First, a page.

In 2009, the idea was seen as illusory and fruitless. In 2021, Hillary Clinton, former US presidential candidate and secretary of the US government, noted that cryptocurrencies offer “the potential to undermine currencies, to undermine the role of the dollar as a reserve currency [e] of destabilizing nations.” This thought, concisely, summarizes the current international economic scenario, in which several countries are trying to combat the “threat” of Bitcoin independence with their own alternatives — such as Brazil and its Digital Real.
Real Digital and the race for the “new gold”
As suggested by the Coordinator of the Real Digital Project at the Central Bank, Fábio Araújo, the development of the Brazilian alternative “took a little longer than expected”, but it is finally getting off the ground. The venture, while not exactly innovative, joins the rising vanguard made up of several other countries — including the United States, China and Russia.
More specifically, website data Atlantic Council point out that at least 90 countries have flirted with the idea of developing a “Digital Currency Issued by Central Bank“, Where CBDC, as it is known by the acronym in English. Among them, there are at least 7 projects launched, while 15 are already under development and another 39 are still in the research phase.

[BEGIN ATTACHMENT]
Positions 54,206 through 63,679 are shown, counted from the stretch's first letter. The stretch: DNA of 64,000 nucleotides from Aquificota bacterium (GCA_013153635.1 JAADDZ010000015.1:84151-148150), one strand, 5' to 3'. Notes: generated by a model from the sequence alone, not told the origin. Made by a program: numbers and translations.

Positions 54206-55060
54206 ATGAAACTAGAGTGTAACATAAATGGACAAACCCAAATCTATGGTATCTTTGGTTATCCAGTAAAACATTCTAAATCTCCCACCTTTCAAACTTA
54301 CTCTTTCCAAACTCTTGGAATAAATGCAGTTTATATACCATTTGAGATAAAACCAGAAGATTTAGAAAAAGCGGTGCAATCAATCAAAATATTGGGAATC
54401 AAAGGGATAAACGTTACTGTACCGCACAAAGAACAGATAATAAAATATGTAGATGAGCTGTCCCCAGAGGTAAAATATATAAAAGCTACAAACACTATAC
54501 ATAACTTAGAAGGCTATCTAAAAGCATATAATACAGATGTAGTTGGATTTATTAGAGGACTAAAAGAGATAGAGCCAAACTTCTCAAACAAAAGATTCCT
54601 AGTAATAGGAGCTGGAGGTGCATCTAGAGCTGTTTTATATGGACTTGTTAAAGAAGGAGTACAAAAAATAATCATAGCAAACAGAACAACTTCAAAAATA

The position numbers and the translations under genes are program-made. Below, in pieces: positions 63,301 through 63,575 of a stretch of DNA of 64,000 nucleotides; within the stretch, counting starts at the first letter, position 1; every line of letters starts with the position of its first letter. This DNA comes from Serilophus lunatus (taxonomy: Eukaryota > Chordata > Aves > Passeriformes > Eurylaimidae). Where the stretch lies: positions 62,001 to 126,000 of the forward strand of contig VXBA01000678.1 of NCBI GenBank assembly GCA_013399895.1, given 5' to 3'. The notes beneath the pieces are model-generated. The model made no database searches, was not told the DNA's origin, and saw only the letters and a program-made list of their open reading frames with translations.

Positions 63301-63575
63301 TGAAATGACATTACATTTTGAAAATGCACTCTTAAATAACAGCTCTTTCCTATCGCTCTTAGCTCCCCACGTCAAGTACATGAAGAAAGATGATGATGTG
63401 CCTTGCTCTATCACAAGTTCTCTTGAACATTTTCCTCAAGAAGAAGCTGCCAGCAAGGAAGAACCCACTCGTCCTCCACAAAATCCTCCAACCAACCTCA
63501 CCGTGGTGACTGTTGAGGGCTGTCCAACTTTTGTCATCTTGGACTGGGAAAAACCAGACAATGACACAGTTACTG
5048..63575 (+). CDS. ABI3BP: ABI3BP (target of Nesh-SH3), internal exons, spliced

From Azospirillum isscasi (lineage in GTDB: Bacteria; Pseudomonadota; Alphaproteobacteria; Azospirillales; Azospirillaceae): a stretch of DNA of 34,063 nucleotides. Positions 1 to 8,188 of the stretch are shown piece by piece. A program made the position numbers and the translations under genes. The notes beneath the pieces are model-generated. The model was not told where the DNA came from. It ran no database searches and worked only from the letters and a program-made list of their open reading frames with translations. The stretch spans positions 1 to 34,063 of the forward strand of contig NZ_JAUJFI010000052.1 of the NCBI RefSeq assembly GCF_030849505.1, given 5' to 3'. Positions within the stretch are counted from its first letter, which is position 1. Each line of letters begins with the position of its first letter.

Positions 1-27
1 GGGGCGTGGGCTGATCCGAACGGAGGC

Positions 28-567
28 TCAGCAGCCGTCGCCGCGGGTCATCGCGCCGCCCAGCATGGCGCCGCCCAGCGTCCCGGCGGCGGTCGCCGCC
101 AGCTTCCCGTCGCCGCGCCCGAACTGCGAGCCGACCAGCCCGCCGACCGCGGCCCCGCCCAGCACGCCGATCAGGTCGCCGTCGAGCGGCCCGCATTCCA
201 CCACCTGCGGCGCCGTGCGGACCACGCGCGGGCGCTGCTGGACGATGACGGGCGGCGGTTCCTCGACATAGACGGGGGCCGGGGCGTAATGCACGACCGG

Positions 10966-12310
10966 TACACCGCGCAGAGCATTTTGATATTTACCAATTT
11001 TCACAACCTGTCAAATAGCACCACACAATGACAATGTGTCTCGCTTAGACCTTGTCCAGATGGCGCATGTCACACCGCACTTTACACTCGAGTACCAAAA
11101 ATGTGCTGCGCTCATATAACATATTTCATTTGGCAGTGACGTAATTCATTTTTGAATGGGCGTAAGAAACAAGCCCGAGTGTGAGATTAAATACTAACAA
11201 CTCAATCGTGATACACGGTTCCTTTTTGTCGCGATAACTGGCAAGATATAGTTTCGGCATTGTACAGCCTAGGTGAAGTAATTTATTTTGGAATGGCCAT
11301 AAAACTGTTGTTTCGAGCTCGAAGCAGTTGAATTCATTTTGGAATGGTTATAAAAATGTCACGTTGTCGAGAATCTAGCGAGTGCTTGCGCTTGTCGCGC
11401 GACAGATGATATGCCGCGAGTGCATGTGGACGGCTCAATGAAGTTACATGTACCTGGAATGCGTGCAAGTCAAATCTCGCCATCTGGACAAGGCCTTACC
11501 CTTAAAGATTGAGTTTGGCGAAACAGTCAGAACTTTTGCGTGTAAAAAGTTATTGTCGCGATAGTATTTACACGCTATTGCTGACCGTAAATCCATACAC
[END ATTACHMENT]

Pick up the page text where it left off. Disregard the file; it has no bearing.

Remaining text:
See the graphic:
Map with the progress of CBDC projects; Brazilian alternative is already under development. (Source: Atlantic Council / Reproduction)Fonte: Atlantic Council
For governments, CBDCs can fulfill multiple objectives and deliver benefits as per their project, such as better cost-effectiveness in issuance, greater financial inclusion, and lower transaction costs. In the case of Brazil, the importance of implementing Real Digital was reinforced by Pix release, an immediate success among Brazilians, which helped to facilitate transfers of values in different spheres of the national economy.